Oh man, I LOVE this idea! And not only did it make me check my page 69, but it also made me think of a chapter or two in particular that don't convey the general tone of my novel well. Thanks so much for the good perspective!

s.w. vaughn said...

Awesome, A.B.! (btw, I love your avatar :-)

One of the hardest things to do in a novel is maintaining consistency. I love this test for that. I also love a rather more involved exercise that Donald Maass describes in his workbook:

1. Print out your novel
2. Toss the whole thing in the air and pick up the pages in the wrong order
3. Stack them up and read them out of order, checking to see whether something is happening, about to happen, or hanging over the heads of your characters on every page (excepting those occasional one or two sentence pages at the ends of chapters)

It's time consuming, and once you "get" the consistency down you won't have to do it with every book - but it's fantastic for making sure that once an agent or editor starts reading, he/she won't be able to stop. :-)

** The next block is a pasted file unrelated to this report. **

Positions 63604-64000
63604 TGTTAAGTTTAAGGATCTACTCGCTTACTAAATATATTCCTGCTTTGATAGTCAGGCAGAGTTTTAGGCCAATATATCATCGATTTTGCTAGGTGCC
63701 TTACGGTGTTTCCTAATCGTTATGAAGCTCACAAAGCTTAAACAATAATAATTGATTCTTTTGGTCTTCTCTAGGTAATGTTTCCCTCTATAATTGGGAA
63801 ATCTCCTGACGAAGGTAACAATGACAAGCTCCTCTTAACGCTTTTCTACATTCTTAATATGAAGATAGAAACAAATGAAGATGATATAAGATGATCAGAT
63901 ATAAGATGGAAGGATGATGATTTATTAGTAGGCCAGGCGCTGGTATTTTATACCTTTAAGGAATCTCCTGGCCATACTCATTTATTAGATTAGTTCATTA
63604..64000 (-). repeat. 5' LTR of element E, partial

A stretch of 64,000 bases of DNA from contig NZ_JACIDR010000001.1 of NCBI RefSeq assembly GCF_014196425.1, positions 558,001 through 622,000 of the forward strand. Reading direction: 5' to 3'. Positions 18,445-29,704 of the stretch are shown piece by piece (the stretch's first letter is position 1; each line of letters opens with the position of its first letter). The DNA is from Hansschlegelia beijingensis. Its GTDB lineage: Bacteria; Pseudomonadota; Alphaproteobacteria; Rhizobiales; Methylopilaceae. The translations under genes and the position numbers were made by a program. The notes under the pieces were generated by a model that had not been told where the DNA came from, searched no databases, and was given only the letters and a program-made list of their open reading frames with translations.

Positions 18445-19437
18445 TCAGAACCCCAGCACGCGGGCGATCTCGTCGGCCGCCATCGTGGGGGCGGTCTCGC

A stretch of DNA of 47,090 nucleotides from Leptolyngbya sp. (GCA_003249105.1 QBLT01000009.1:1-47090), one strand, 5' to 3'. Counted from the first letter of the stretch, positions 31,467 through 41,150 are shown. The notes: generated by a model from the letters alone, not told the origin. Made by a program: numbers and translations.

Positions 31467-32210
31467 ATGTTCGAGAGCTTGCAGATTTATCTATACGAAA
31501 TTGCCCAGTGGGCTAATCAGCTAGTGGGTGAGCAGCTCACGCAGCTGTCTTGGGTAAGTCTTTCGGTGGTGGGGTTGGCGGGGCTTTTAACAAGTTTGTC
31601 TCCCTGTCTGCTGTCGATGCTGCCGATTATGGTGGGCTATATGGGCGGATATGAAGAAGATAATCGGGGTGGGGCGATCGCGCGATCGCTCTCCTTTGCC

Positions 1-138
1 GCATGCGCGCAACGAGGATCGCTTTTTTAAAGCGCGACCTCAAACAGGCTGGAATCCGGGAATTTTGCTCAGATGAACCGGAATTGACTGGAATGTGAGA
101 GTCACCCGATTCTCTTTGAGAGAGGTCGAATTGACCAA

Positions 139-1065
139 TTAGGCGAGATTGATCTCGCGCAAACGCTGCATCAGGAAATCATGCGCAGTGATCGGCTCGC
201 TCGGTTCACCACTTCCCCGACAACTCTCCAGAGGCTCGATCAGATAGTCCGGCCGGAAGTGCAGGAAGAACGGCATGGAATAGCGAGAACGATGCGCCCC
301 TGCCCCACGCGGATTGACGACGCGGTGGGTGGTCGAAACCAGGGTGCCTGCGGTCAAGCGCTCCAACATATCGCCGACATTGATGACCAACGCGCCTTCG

Kim Smith said...

WOOT! these are awesome... and reminds me of why I am so proud to be a co-blogger with you and Aaron and Marta. Sigh. Great company... maybe one day you all will RUB off on me :D

s.w. vaughn said...

Thank you, Kim! And you are right up there with the greatness level. :-)

Hart Johnson said...

I'm SHOCKED nobody has dived all over the innuendo potential here. Seems fairly obvious what OUGHT to be on page 69 *cough* [yeah, there's a tart in every group]

That said--I adore that tossing in the air idea and making sure every page has something and may just try that (I need SOMETHING--though somehow I know my BEGINNING needs more work than the rest)

s.w. vaughn said...

LOL I caught the innuendo the first time I heard about this test. And my next erotica project, I'm totally making sure page 69 is... appropriate. *G*

The tossing-the-pages-around thing is really fun! And it comes with the added benefit of making everyone in the household believe you're as crazy as you say you are. :-)

Marta Stephens said...

What a terrific idea!! Okay, here are two short ones from page 69 of my WIP, "Shroud of Lies."

“You’re right, it’s none of my business who you cozy up with, but Brian Gates’s life is. He and Warren were partners and if Warren let anything slip in between you and the sheets I need to know.”